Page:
A well-balanced cocktail is a work of magic. A handful of quality ingredients, combined with a sometimes subtle and sometimes vigorous agitation, transform into something significantly larger than the sum of their parts.
While slurping oysters at the Chesterfield, the subject of this week's review, I asked my tablemates whether they had a defining cocktail moment -- an instant where at first sip, flavors, mood and tone all came together to form the perfect drink, and an experience profound enough to leave a lasting memory.
I think I've had a few. There was a martini at the Columbia Room, a secret bar inside a bar with some of the finest drink-mixing I've ever encountered. The drink was almost half vermouth and left a floral trace in its wake. It was the best martini I've ever tasted.
I had another defining cocktail in New York at a place called Angel's Share. A most serious cocktail den, the rules of conduct here were strict. I drank a fizzy number, and ate the sisho leaf used as a garnish, whole.
Another at the table recalled his favorite drink -- he was fuzzy on the name but knew every ingredient: bourbon, passion fruit, habanero -- his eyes danced a little when he told us about the drink. He'd ordered it a year or so ago at Bolsa, which is an interesting coincidence, because that's where the bartender who was making our drinks at the Chesterfield that might made his name.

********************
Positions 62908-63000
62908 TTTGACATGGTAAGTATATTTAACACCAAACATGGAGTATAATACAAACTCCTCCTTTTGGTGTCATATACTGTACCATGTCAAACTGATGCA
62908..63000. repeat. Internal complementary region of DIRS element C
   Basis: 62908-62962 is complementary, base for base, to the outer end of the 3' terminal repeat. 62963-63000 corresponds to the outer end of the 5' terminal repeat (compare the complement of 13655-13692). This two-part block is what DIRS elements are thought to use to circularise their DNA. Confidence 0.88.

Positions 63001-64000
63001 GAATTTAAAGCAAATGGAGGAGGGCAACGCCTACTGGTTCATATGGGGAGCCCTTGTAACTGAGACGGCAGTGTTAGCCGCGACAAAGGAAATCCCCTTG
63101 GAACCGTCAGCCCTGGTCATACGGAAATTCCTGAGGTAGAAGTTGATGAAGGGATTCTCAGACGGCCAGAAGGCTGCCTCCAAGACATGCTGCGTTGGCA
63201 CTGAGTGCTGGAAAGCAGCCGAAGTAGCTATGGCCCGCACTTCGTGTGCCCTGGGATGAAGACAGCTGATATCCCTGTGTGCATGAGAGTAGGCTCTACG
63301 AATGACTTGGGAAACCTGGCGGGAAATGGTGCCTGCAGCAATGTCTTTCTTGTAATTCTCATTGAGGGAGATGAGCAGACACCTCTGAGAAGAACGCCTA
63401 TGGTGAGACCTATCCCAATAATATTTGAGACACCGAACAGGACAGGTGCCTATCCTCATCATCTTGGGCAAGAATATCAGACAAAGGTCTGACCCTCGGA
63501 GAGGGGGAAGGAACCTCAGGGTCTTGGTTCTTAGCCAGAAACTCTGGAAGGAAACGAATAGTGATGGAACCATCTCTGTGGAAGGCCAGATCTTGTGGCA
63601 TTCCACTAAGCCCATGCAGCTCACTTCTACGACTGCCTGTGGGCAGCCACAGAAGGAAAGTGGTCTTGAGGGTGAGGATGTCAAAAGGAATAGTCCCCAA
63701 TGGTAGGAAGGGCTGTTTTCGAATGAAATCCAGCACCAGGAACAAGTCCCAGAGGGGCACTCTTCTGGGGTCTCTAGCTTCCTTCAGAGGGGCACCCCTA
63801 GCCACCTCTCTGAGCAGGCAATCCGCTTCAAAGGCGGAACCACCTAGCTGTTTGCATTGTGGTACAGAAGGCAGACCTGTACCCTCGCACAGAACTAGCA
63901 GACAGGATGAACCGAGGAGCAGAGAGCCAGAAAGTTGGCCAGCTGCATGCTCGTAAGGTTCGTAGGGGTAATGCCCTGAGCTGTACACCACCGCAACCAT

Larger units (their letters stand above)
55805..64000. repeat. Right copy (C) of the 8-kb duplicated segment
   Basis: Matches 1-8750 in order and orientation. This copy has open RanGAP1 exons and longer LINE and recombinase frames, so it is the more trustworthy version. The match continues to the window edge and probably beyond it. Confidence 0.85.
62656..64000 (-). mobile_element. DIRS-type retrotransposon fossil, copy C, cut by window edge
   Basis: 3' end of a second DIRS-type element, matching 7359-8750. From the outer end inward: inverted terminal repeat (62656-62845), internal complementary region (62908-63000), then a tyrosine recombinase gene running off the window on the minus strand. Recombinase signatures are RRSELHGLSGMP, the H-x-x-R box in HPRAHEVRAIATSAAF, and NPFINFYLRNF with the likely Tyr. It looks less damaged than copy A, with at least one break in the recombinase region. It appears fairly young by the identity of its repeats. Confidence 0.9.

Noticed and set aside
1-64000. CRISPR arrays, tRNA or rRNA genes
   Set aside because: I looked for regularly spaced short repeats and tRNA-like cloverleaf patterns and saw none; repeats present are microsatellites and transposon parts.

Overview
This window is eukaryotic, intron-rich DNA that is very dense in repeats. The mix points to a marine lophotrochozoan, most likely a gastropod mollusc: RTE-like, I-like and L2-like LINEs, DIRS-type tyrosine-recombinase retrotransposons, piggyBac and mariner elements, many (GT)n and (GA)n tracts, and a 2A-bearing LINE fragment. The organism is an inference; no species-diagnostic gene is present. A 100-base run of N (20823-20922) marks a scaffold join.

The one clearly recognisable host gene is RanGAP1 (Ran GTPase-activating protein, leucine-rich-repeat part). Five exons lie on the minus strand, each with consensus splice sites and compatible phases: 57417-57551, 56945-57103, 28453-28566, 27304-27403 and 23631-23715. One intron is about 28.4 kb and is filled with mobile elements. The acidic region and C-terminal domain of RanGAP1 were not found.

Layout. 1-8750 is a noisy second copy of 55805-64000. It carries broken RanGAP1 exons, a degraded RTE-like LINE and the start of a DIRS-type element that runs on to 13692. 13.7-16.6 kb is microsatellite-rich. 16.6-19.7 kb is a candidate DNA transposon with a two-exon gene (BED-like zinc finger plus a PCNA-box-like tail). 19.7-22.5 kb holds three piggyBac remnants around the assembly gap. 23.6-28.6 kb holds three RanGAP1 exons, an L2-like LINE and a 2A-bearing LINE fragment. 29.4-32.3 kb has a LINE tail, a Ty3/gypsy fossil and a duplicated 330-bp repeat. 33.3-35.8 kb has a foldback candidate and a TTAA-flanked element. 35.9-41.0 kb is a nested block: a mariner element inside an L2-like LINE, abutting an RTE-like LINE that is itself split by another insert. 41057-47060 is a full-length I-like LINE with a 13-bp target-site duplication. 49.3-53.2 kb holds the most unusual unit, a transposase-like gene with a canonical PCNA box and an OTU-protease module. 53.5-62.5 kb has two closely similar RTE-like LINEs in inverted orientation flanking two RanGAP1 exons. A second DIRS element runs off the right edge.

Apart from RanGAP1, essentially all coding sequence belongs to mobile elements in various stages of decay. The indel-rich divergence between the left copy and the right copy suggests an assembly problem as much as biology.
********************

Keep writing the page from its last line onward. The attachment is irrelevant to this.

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Lucky Campbell, this downtown cocktail den's owner and chief booze agitator, is an exemplary cocktail maker. I only wish he were easier to talk to. When things get busy at the Chesterfield it's hard to get face time with the guy. His drinks do some storytelling of their own, though, and his old-fashioned, paired with dates stuffed with blue cheese and wrapped with bacon, left an impression that will be with me for a while.